Even if you’ve been living under a rock, chances are you have heard about the Oracle of Omaha. Warren Buffett is the most famous and arguably the most successful value investor ever. He is currently worth $97.3 billion (as of 16 March 2021). He is the chairman and the largest shareholder of Berkshire Hathaway (30.71% of the aggregate voting power and 16.45% of the economic interest), which owns more than 60 companies, including insurer Geico, battery maker Duracell and restaurant chain Dairy Queen. Berkshire Hathaway also owns significant portions of Apple (5.4%) and Coca-Cola (6.2%).
He might not be as famous as Warren Buffet, but we can’t talk about value investing without talking about Ben Graham. He is known as the ‘father of value investing’. He wrote the book The Intelligent Investor which according to Warren Buffett is ‘the best book about investing ever written’. He was Buffett’s mentor and one of the most influential figures in Buffett’s success.
Peter Lynch is a mutual fund manager and a value investor. Peter Lynch was the manager of Magellan Fund at Fidelity Investments. Between 1977 and 1990, Lynch averaged a 29.2% annual return, consistently more than double the S&P 500 stock market index and making it the best-performing mutual fund in the world. During his 13-year tenure, assets under management increased from $18 million to $14 billion. He is the author of One up on Wall Street.
What are the principles of value investing?
Value investing follows a set of principles that makes it different from other investing strategies.
As per value investing strategies, stocks are either undervalued or overpriced, that more often than not, a stock price does not reflect the intrinsic value of the stock. One of the most important principles of value investing is understanding the intrinsic value of a stock. Value investors use fundamental analysis where an investor studies various metrics to determine the intrinsic value of the stock. The metrics include financials; revenue, earnings, and cash flow and fundamentals; company brand, market share, competitive advantage.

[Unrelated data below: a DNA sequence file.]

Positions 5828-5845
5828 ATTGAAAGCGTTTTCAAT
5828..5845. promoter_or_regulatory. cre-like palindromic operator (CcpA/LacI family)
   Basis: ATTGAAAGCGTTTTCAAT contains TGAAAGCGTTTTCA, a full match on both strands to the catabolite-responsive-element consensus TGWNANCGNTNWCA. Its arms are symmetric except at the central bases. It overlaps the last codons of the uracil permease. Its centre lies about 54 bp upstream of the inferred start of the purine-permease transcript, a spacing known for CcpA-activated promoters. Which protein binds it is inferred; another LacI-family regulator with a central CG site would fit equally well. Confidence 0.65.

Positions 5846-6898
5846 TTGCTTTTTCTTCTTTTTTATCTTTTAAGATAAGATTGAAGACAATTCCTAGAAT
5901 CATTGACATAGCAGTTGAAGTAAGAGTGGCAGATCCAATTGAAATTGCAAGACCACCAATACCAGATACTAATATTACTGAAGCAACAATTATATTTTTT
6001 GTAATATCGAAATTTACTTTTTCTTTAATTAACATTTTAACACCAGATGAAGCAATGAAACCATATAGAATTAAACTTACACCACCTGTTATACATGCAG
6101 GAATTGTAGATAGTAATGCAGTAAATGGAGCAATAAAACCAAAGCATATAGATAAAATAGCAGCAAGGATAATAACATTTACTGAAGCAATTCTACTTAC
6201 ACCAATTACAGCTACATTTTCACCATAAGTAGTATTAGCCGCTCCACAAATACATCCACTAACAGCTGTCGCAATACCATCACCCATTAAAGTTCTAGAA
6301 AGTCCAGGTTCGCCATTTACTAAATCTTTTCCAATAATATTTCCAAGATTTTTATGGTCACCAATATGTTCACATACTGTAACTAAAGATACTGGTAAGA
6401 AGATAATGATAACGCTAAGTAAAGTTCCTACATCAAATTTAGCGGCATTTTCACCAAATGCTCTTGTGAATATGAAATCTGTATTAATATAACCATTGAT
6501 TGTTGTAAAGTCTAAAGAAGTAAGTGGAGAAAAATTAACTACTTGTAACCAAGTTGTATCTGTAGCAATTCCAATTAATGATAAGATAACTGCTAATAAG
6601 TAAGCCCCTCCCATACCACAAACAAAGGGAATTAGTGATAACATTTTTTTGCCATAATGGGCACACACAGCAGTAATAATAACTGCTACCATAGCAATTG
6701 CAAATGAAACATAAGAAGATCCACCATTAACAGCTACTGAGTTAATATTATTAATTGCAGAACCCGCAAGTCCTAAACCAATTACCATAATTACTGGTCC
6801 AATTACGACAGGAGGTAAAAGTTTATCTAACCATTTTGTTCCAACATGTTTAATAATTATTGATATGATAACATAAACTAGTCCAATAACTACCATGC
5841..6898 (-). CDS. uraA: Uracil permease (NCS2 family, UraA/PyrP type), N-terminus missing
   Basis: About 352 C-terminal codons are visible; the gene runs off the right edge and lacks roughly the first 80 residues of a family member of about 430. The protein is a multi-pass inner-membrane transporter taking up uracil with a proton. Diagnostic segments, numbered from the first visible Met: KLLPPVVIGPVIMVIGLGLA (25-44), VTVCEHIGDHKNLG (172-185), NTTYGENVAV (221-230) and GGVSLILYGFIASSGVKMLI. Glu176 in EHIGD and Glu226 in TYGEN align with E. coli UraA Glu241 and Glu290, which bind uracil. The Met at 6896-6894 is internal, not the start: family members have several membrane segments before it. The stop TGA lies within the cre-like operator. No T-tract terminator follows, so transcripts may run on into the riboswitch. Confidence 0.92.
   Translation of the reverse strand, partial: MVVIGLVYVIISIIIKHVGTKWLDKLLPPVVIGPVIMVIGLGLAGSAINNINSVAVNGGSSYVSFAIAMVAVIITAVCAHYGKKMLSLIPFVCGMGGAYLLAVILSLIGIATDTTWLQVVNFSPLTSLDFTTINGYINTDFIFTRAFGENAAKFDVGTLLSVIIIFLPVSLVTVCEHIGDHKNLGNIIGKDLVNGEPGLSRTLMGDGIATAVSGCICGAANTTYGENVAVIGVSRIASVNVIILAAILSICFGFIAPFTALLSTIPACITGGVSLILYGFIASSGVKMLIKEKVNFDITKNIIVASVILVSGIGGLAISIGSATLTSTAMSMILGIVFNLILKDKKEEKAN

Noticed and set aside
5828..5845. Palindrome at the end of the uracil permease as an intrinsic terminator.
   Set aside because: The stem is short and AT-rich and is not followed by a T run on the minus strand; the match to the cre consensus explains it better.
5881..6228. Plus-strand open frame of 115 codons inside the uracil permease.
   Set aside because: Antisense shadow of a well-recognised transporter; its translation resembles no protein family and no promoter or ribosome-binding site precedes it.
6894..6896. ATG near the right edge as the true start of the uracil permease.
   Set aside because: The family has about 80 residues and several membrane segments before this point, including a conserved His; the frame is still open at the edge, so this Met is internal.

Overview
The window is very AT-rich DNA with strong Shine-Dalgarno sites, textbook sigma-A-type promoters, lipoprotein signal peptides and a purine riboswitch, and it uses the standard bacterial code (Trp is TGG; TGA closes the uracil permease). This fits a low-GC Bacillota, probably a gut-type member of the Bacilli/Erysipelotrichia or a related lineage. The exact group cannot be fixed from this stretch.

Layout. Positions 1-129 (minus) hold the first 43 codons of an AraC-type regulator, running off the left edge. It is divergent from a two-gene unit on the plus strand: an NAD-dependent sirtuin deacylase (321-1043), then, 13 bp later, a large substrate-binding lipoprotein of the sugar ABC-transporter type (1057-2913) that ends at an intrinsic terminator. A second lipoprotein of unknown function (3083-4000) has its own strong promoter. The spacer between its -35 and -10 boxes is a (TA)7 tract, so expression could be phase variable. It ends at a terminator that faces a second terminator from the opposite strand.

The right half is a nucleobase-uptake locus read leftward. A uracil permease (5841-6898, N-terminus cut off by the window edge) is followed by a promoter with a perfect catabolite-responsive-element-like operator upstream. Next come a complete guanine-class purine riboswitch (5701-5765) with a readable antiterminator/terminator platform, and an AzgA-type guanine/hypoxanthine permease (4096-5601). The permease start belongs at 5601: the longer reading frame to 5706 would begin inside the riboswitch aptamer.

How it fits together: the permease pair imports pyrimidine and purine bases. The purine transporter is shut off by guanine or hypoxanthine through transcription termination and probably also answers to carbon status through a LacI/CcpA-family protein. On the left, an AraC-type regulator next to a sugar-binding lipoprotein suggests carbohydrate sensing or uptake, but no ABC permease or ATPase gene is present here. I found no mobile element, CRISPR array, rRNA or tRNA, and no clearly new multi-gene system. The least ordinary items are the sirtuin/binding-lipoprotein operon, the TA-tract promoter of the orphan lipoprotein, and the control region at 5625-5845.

Margin of safety
Even though value investors are looking for undervalued stocks, they consider the possibility of an error in the valuation of the stock. Hence, they leave some room for error i.e margin of safety. This is an important value strategy. It is based upon the fact, you have a better chance of earning a profit if you buy a stock at a discounted price, rather than the full price.
For example, consider a stock that is worth $100, but currently trades for $80. If you buy that stock at $60, you will have a profit of $40 just by waiting for the stock to reach its actual value. Moreover, if the company grows and the stock price goes up to $120, you’ll have a profit of $60. However, if you had bought the stock at $100, you would only have $20 as profit. The margin of safety is to ensure that, even if your valuations are incorrect, the chances of losing money are less, since you bought the stock at a lower price.
Markets are not efficient
Value investors believe that the stock market does not take all aspects into account and that the stock price is not an accurate representation of the value of the company, it may either be overpriced or undervalued. Value investors understand that the price of a stock depends on various factors other than the underlying company’s fundamentals, which include supply and demand from investors and traders in the market, who might be under the influence of short-term news and events.
For example, investors might be hyped about an upcoming technology so they are buying a lot of shares that might skyrocket the stock price. Or they might be worried about the change in the state administration, which they believe would affect the economy, and investors sell shares that decrease stock prices.
Long term gains
Another important principle of value investing is the long-term outlook. Value investors are buy-and-hold investors who are looking to hold the investments for at least 5-10 years. There is no instant gratification when it comes to value investing. Value investors are willing to hold on to their investments through the downturns and market corrections, because they believe that, in the long run, the market will rise in value, and they will be rewarded with exponential capital gains. To quote Warren Buffet – “our favorite holding period is forever”.